4

Believe it or not, veggies just happen to contain a lot of air. Even under vacuum this is a fairly common occurrence when cooking veggies low temp. You can add oil or other liquid to the bag, it will help, but air pockets will still likely develop. I usually add weights to the bag or bleed the air out by lifting a corner of the bag and resealing by ...


3

I've had excellent results using my vacuum flask cooker to do slow-cooked eggs. Also known as 63° eggs because they're usually sous vide cooked to 63° C. These eggs are a feature at fancy restaurants all over New York. Here's a picture of a dish from Eleven Madison Park: from my favorite English-language Japanese cooking blog, justhungry.com ...


3

You can use waxed baking paper between the steaks, It will make them easily separable but without retaining air bubbles.


3

This works by increasing the porousness of the meat inside the bag. When a vacuum is created, there is a natural tendency for matter to occupy that space. It does this by increasing the amount of space between particles, otherwise known as density. This increases the size of the microscopic holes in the meat, and thus effectively increases the surface area ...


3

It works. It's just physics. Vacuuming out air creates lower pressure inside the container. Lower pressure acts like suction, and the liquid 'rushes' into the meat much faster than during normal osmosis (marinating). It's the difference between letting guests linger on your porch and come in as they please, or grabbing each one by the arm and yanking ...


3

I would recommend adding the savory back to your dishes that sous vide cannot impart upon your food. Depending on the course, you could broil, braise, torch, add MSG, etc. Don't forget that salt = flavor, too! The method you use to bag your meats bears little difference in the amount of flavor added (see other FoodSaver vs zip-lock arguments). The ...


3

They may be safe but they are certainly not guaranteed to be safe. see How long can I store a food in the pantry, refrigerator, or freezer. Besides safety they have likely lost all consistency and won't taste well. You're propensity to prevent food waste is admirable, in this case however, it's best to bin them or better yet, compost them in a flowerpot (if ...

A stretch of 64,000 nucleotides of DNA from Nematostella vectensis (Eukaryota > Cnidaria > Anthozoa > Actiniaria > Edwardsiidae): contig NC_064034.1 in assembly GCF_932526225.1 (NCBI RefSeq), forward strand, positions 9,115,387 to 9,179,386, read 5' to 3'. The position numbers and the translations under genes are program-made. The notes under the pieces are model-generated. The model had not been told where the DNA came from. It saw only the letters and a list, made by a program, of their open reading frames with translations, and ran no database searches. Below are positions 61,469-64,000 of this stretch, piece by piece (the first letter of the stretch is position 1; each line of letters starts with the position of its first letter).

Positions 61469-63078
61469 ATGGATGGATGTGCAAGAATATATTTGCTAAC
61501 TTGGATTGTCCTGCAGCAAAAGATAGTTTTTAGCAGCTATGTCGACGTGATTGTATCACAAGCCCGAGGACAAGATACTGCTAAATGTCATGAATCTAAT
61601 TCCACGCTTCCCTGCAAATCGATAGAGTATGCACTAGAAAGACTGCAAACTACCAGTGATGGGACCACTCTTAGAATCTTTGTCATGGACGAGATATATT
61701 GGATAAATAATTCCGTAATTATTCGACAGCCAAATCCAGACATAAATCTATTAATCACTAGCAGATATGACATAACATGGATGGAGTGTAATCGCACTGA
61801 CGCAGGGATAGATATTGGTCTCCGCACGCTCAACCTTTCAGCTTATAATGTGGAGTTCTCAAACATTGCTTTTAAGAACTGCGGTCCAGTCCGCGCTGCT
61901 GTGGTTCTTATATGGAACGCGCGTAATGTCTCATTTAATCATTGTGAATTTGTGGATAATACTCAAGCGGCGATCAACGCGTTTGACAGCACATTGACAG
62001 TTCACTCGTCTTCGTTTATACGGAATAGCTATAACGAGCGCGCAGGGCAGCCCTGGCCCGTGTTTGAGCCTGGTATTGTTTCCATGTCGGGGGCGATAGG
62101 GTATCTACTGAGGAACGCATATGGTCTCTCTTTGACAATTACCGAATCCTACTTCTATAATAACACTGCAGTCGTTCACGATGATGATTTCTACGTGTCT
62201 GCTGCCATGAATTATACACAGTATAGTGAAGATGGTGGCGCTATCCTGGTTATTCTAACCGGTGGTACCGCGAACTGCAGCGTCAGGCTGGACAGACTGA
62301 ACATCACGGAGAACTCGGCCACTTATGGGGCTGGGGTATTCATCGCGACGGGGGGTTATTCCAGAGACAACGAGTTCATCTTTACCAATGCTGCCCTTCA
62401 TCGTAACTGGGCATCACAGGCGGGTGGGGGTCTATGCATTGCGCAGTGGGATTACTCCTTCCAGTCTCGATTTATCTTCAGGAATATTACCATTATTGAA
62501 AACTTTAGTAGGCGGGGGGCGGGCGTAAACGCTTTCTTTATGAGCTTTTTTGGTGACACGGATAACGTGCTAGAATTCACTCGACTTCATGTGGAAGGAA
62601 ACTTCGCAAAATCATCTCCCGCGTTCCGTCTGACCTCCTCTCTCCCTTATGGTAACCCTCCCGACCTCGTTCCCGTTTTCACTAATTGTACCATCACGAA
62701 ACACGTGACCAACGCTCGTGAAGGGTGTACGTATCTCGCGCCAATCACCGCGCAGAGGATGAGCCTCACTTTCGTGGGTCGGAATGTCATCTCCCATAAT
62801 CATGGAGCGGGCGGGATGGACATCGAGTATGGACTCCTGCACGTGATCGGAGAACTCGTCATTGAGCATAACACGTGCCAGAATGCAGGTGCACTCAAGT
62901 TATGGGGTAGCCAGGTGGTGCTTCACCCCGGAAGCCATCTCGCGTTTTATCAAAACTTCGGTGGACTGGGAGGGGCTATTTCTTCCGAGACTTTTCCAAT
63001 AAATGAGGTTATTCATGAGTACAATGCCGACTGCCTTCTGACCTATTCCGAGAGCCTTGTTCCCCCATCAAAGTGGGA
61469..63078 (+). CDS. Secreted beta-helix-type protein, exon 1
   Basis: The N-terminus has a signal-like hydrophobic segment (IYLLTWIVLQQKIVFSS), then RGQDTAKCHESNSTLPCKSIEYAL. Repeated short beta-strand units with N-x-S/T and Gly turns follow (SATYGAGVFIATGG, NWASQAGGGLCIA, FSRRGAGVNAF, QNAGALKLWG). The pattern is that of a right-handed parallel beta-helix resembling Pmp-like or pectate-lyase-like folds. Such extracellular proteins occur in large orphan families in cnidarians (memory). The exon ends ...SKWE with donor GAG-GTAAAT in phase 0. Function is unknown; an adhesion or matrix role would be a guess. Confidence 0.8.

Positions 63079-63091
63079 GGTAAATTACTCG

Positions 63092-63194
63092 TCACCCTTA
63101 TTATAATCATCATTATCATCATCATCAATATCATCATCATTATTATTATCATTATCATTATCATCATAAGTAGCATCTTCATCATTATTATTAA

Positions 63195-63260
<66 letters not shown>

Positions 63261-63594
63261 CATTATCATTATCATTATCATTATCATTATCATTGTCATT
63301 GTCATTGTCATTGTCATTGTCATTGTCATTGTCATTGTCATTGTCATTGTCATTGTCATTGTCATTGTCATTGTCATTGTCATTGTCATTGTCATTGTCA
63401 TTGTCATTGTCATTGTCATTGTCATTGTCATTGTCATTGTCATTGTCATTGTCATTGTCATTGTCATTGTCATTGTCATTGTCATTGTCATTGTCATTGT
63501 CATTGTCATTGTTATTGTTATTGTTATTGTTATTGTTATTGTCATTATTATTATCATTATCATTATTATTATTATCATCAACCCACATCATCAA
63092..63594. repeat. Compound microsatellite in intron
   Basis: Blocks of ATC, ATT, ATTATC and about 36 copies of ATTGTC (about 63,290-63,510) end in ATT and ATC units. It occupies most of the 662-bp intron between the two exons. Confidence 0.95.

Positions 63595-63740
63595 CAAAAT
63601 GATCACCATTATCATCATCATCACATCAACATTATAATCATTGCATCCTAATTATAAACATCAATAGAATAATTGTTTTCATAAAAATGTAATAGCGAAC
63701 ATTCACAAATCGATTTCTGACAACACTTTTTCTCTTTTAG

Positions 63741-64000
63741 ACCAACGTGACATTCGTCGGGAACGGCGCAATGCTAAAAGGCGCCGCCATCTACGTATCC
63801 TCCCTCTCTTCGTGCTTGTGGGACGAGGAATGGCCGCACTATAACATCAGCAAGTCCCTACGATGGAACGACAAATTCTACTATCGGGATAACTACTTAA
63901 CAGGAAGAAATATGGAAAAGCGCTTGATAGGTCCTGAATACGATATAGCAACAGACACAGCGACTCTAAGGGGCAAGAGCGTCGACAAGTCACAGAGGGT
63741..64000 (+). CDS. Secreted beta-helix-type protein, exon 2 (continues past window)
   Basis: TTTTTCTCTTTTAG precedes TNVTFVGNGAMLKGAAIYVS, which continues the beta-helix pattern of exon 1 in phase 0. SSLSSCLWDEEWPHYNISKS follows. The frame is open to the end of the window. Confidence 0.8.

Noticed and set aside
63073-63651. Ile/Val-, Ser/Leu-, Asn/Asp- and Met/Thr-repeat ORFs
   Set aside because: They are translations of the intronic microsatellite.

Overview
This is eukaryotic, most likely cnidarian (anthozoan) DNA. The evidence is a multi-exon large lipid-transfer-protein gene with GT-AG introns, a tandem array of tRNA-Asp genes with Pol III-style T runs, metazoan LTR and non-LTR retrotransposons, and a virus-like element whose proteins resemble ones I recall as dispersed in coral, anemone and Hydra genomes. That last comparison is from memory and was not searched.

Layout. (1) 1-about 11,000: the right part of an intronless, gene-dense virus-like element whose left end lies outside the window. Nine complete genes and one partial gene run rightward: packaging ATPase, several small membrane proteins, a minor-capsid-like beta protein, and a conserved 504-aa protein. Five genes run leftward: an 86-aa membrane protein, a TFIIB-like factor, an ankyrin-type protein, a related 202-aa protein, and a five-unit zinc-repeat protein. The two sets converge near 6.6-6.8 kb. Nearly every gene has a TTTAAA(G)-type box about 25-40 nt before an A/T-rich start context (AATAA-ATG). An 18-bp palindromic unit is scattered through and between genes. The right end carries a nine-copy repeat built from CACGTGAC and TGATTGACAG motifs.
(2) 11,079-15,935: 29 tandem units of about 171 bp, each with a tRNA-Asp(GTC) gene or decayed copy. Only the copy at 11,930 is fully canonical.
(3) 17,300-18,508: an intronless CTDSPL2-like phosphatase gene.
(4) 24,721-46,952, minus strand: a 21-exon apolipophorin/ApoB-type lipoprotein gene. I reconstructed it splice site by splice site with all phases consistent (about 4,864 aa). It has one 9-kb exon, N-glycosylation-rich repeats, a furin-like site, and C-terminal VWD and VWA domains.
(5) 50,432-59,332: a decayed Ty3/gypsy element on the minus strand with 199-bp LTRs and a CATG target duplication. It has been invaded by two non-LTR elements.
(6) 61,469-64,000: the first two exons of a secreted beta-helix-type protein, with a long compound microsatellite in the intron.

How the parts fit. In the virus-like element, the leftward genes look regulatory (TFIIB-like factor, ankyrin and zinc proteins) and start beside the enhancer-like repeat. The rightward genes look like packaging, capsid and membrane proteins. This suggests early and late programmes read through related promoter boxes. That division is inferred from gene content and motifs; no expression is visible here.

2

The French Culinary Institute Blog has a great (unfinished) primer on Sous Vide cooking. I would recommend it, including this link: http://www.cookingissues.com/primers/sous-vide/part-ii-low-temperature-cooking-without-a-vacuum/ which is on sous vide cooking using ziploc bags and no vacuum seal. Upshot: Go for it, the author does most of his sous vide minus ...


2

I own the VP112 and I will second the opinions here on the VP112 as a high quality machine. It's a very nice looking machine with a polished metal gleam and nice styling for the controls and display. The plastic chamber lid is heavy and reinforced and manages to not look cheap even though it is plastic. My only complaint is there was an large ugly warning ...


2

I did a bunch of research on this a while back to accompany my sous vide cooking, and just decided to use water displacement rather than a vacuum sealer because the home versions seemed to be cheap, couldn't handle liquids, and didn't create a strong vacuum while the pro versions were expensive, noisy, and huge. Maybe you should get a roommate! ;) (hoping ...


2

Truffles are a low acid food, and they grow underground, so they are at risk to have botulism spores present. Vacuum packing creates a low oxygen environment, which is what the botulism bacteria requires to grow and produce its toxin. Unless the truffles have been salted (to 5% by weight), acidified (to a pH of 4.6 or lower), or frozen (at all times ...


2

The other solution for something like meatballs, sausage, etc. is to freeze them first and then vacuum seal them once they are nice and solid. At that point they will maintain their shape during the sealing process and can be easily separated when you need to open the package and defrost some. Once you open the bag and take some out you should be able to ...


2

Marination, contrary to popular wisdom, is a surface treatment. Meats are simply not that porous; the only molecule small enough to penetrate more than a millimeter or two beneath the surface is salt, which diffuses at a rate of about 2 cm per 24 hours. So I would choose the route of convenience: do you want the marinade in the bag as you are going ...


2

I don't know that it's any less bulky, but this one is dedicated to canning Vacucanner. It does several cans at a time. Here's a review If you like DIY projects, you might be interested in this video. DIY Vacuum Canner



Only top voted, non community-wiki answers of a minimum length are eligible